National Highway Traffic Safety Administration Now Investigating Safety Defects in Electric Vehicle Batteries

By B.N. Frank

Studies have revealed that many Americans still aren’t interested in buying electric vehicles (see 1, 2).  Of course this could be due to numerous EV recalls, some of which have been due to battery fire risks (see 1, 2, 3, 4, 5, 6, 7).  EVs have also become well known for fires that are difficult to extinguish.  There have even been reports of EVs catching fire while charging.  Recently the National Highway Traffic Safety Administration (NHTSA) announced it is investigating safety defects in EV batteries.  Better late than never, right?

From Ars Technica:

Multiple recalls spark Fed investigation of LG’s electric car batteries

Five automakers have issued recalls linked to defective lithium-ion cells.

The National Highway Traffic Safety Administration is investigating safety defects in lithium-ion cells made by LG Energy Solutions after a string of recalls since February 2020. The most high-profile of these has been Chevrolet, which has had to recall more than 141,000 Bolt EVs. Still, there have also been recalls for the Hyundai Kona EV, Smart ForTwo Electric, Chrysler Pacifica plug-in hybrid, and last month, some Volkswagen ID.4s, due to problems with LG-made cells.

Chevrolet’s Bolt recall probably gained the most attention due to the risk of fire, which remains a public concern regarding electric vehicles despite the far higher risk of internal combustion engine car fires. But not all the recalls were for the risk of fire.

Watch out for bumps

The first recall cited by NHTSA’s Office of Defects Investigation concerns a single 2019 Smart EQ ForTwo. In this case, Mercedes-Benz (which owns Smart) discovered that the welding that connected individual cells and modules was not up to snuff. Consequently, the right kind of bang or bump could interrupt the battery’s circuit, causing the car to immediately lose all power, a problem that necessitated a recall.

A similar problem could affect 351 model-year 2021 Volkswagen ID.4 crossovers. These were recalled in March 2022 due to a soldering issue within the high-voltage battery. The potentially unreliable connections in the battery could prevent an ID.4 from starting, something that occurred in January 2021 somewhere outside the US.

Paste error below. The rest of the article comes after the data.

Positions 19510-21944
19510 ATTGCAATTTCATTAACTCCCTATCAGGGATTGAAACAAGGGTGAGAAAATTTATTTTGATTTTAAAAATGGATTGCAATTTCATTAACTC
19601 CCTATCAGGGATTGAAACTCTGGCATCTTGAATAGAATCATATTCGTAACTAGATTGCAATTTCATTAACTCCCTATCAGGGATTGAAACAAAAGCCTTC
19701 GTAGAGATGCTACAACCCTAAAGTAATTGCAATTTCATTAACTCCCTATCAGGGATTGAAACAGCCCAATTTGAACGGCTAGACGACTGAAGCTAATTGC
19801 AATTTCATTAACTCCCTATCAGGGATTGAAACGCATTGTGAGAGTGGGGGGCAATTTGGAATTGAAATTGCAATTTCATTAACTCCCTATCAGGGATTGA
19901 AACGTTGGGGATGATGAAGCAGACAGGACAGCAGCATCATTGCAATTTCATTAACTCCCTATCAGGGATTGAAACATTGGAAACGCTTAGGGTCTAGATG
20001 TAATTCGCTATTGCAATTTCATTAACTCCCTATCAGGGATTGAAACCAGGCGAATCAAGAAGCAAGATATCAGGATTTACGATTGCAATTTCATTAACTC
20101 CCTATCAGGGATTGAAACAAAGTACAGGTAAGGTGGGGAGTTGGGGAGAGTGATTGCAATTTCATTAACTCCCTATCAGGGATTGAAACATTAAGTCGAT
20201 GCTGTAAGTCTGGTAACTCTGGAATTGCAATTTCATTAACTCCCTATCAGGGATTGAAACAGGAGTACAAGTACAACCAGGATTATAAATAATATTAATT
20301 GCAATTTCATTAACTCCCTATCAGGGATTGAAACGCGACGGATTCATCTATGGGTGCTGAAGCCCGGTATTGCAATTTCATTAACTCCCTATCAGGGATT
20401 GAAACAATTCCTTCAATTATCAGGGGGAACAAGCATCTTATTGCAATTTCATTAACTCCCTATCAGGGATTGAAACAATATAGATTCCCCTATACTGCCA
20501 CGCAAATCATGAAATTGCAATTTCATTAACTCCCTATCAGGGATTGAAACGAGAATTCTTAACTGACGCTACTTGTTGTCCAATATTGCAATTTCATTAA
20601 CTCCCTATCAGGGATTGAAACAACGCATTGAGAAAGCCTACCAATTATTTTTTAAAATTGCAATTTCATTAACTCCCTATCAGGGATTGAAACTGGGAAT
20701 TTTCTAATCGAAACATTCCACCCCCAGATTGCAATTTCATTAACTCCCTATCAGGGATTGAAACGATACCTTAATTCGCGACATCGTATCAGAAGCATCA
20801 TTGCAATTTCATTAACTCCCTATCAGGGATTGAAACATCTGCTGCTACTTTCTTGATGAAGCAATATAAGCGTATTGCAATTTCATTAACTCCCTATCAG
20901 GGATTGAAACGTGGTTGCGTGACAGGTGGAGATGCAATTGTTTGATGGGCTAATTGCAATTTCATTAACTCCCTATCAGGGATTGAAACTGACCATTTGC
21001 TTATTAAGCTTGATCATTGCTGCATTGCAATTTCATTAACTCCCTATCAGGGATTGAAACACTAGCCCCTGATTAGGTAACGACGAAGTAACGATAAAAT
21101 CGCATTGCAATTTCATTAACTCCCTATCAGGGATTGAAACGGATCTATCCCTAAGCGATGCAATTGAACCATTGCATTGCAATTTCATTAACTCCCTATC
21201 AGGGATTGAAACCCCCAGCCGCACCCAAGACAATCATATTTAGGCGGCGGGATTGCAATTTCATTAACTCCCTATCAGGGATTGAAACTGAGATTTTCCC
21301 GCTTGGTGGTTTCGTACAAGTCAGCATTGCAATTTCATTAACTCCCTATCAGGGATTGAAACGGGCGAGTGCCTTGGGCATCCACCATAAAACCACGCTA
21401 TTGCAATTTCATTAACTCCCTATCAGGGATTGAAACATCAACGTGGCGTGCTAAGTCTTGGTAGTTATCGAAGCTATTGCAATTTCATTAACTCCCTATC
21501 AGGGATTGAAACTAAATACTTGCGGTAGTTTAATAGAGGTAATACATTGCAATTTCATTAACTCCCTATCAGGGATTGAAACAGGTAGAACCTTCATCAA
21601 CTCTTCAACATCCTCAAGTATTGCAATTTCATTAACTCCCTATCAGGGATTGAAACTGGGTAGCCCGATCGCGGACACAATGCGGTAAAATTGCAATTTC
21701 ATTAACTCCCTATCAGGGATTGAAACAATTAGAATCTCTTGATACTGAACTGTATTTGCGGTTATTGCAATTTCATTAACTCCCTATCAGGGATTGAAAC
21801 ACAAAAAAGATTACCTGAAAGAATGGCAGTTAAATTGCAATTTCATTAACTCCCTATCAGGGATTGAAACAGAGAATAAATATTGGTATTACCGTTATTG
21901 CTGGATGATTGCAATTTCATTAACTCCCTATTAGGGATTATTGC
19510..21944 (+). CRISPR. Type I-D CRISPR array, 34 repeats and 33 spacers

Don’t park these ones indoors

However, the potential fire problem affected many more vehicles. Hyundai’s headaches with LG cells started in 2020 after a number of Kona EVs caught fire in South Korea, Canada, Finland, and Austria. Globally, it recalled 82,000 cars for an expensive battery replacement at an estimated cost of $900 million. In this case, a folded anode tab in the battery cell could allow the lithium plating on the anode to contact the cathode, causing a short circuit. Until the fix had been carried out, owners were advised to park their cars outside in case of a vehicle fire while unattended.

Chevrolet’s Bolt EV problem involved a pair of defects in LG cells. Some had torn anode tabs, others folded separators, but both could conspire to cause a car fire. As a result, Chevrolet had to recall nearly 142,000 Bolt EVs at a cost of more than $1.8 billion. All Bolt EVs will receive new 66 kWh batteries, but until that lengthy and laborious process is complete, NHTSA also suggested owners park their cars outside.

And in February 2022, 16,741 Chrysler Pacifica plug-in hybrid owners joined the “better park outdoors” club. In total, Stellantis has been looking at 12 Pacifica PHEV fires between 2019 and 2022. Although Chrysler issued a recall, it’s still not sure what the problem is. However, NHTSA’s ODI notes that all 12 minivans had battery packs containing LG cells.

Other issues associated with EVs include

Nevertheless, in January, the Biden administration committed $7.5 billion to roll out a nationwide EV charging network.  Fingers crossed that all charging stations will also be equipped with fire extinguishers and sprinkler systems.

Activist Post reports regularly about EVs and unsafe technology.  For more information, visit our archives and the following websites:

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